California Venture Capitalist Doerr Helps Fund Fight for Pollution Fees
Hedge-fund manager Tom Steyer and venture capitalist John Doerr, who are defending California’s global warming laws from a challenge at the ballot box, have also put $1.4 million toward a fight over government fees.
Steyer, founder of San Francisco-based Farallon Capital Management LLC, gave $1 million last week to the campaign against Proposition 26, which would make it harder for state and local agencies to impose regulatory fees, according to California election records. Doerr, a partner at Kleiner Perkins Caufield & Byers in Menlo Park, gave $400,000.
Steyer and Doerr are two of the biggest donors to the campaign against Proposition 23, an initiative on tomorrow’s ballot to suspend the state’s planned limits on greenhouse gas emissions from power plants, refineries and factories until the economy improves. Environmentalists say Proposition 26, also on tomorrow’s ballot, could create roadblocks to the pollution limits.
“Our concern is this undermines a whole range of clean air, clean water and public health policies, including the implementation of climate legislation,” said Warner Chabot, chief executive officer of the California League of Conservation Voters, an environmental advocacy group based in Oakland.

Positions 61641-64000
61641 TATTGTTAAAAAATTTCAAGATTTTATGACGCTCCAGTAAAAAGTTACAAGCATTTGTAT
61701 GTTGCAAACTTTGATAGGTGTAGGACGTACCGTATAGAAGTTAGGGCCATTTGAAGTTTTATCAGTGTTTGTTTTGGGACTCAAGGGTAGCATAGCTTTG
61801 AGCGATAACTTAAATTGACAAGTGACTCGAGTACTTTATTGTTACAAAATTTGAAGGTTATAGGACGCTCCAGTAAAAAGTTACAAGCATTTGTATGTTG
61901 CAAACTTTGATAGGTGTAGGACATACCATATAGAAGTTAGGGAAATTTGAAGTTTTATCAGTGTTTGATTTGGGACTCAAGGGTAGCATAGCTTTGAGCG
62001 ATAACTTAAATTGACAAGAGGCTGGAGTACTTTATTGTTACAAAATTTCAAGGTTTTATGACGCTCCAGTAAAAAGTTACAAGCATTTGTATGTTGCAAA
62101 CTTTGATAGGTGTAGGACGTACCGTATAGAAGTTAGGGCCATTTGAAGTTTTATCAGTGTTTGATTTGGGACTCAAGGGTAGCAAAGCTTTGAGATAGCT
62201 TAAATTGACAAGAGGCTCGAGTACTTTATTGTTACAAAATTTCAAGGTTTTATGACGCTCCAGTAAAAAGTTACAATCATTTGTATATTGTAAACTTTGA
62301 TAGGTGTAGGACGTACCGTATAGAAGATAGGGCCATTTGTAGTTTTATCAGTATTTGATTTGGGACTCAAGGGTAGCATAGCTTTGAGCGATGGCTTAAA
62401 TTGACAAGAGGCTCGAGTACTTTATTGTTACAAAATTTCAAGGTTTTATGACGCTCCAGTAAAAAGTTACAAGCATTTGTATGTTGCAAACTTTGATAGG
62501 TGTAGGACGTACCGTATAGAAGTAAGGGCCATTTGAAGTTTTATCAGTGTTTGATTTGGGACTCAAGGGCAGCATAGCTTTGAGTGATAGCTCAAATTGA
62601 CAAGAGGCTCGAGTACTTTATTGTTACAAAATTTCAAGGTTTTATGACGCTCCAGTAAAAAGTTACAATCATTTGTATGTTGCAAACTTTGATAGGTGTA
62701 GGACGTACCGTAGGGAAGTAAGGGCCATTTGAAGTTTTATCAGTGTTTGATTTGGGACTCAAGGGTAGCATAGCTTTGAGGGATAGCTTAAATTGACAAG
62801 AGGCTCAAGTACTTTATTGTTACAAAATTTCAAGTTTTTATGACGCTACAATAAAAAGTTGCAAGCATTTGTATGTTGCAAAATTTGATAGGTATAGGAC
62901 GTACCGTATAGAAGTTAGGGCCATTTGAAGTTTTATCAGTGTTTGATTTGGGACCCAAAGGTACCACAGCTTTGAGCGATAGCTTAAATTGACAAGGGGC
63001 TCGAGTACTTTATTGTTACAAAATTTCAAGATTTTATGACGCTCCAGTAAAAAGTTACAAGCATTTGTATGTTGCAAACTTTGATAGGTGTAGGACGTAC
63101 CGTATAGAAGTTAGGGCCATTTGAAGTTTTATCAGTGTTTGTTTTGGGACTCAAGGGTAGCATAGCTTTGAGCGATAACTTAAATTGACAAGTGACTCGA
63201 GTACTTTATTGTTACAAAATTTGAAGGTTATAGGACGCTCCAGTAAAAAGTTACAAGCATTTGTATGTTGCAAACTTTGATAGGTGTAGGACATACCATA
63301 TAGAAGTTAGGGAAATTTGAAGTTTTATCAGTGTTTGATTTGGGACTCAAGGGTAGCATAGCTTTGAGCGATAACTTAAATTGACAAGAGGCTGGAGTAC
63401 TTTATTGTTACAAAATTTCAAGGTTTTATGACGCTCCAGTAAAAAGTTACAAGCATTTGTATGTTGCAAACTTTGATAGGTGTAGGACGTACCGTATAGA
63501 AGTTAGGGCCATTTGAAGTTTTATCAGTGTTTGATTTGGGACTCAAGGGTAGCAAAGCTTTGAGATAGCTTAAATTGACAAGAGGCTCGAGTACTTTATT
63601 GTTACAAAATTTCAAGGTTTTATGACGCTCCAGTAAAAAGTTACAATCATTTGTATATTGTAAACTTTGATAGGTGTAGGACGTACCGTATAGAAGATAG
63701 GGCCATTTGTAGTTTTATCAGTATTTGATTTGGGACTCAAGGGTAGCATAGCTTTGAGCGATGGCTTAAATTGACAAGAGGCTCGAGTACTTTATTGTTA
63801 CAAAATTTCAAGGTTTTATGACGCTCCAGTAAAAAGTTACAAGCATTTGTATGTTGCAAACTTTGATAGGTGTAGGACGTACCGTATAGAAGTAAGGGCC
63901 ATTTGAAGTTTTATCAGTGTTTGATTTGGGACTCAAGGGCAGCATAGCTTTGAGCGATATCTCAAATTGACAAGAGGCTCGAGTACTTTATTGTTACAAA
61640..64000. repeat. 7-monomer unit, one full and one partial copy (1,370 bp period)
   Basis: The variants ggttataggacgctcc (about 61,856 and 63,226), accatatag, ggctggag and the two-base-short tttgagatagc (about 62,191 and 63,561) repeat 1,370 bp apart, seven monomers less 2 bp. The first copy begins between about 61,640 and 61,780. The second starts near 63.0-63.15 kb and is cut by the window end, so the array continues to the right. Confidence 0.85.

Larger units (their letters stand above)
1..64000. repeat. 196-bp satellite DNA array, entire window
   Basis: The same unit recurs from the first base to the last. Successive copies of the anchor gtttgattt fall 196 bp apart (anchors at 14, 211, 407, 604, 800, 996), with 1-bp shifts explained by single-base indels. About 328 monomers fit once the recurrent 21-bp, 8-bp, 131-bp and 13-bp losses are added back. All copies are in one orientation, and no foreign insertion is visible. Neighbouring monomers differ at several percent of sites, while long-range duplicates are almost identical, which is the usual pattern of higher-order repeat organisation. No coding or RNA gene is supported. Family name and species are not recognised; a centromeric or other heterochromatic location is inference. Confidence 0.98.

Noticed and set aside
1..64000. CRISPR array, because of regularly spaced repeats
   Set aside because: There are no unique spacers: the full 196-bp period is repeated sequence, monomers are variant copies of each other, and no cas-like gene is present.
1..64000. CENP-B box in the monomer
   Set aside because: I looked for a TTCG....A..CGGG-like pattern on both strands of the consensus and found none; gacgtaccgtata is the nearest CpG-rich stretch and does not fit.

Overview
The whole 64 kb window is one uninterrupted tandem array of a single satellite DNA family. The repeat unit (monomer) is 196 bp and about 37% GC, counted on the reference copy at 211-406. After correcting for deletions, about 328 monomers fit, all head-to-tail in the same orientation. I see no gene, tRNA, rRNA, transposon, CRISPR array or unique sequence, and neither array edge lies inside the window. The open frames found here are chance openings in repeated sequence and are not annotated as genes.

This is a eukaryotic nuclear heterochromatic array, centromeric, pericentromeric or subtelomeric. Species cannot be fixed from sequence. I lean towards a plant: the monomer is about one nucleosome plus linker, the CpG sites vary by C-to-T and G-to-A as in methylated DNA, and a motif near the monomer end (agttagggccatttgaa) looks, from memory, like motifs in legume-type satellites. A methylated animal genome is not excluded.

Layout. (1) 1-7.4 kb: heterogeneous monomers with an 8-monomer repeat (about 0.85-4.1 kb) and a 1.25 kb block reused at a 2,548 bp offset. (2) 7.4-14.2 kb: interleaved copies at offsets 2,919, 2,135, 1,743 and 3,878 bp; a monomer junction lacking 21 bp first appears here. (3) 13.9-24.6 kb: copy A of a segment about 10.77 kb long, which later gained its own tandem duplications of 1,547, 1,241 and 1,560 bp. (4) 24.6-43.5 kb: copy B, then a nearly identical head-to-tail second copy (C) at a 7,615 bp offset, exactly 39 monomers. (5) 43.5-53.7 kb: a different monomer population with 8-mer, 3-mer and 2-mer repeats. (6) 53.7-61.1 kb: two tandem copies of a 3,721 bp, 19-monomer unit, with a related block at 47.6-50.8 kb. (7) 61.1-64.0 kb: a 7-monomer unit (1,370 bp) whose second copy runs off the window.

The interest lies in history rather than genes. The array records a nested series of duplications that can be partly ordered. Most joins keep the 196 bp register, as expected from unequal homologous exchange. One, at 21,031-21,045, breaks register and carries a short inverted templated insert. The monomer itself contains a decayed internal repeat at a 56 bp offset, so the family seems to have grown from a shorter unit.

A committee formed by the environmental group to fight Proposition 23 gave $300,000 last week to the campaign against Proposition 26, which would require certain regulatory fees to be approved by a two-thirds vote instead of a simple majority.
The California Air Resources Board, the agency in charge of implementing the global warming law signed in 2006 by Republican Governor Arnold Schwarzenegger, has already endorsed pollution fees and may approve next month a cap-and-trade program which sells some carbon dioxide permits at auction.
If Proposition 26 is approved tomorrow, it could “disrupt” the enforcement of the agency’s greenhouse-gas regulations, which are based on the “polluter-pays principle,” said Richard Frank, executive director of the Center for Law, Energy and the Environment at the University of California, Berkeley.
Business owners may sue the agency arguing the pollution fees and the auction of cap-and-trade pollution rights weren’t approved by two-thirds of the state’s lawmakers, Frank said.
While the lawsuits might not succeed, “just that level of uncertainty injected into this program would cause a great deal of delay and ambiguity,” he said.
Supporters of Proposition 26 say it closes a loophole that state legislators and local officials have used to disguise taxes as fees.
“The vast majority of California’s environmental fees would not be affected under the proposition,” said Beth Miller, a spokeswoman for the “Yes on 26” campaign. Still, if carbon dioxide permits in the cap-and-trade program are “auctioned off” and the revenue “used for various public policy functions, it could be a tax,” Miller said in an e-mail.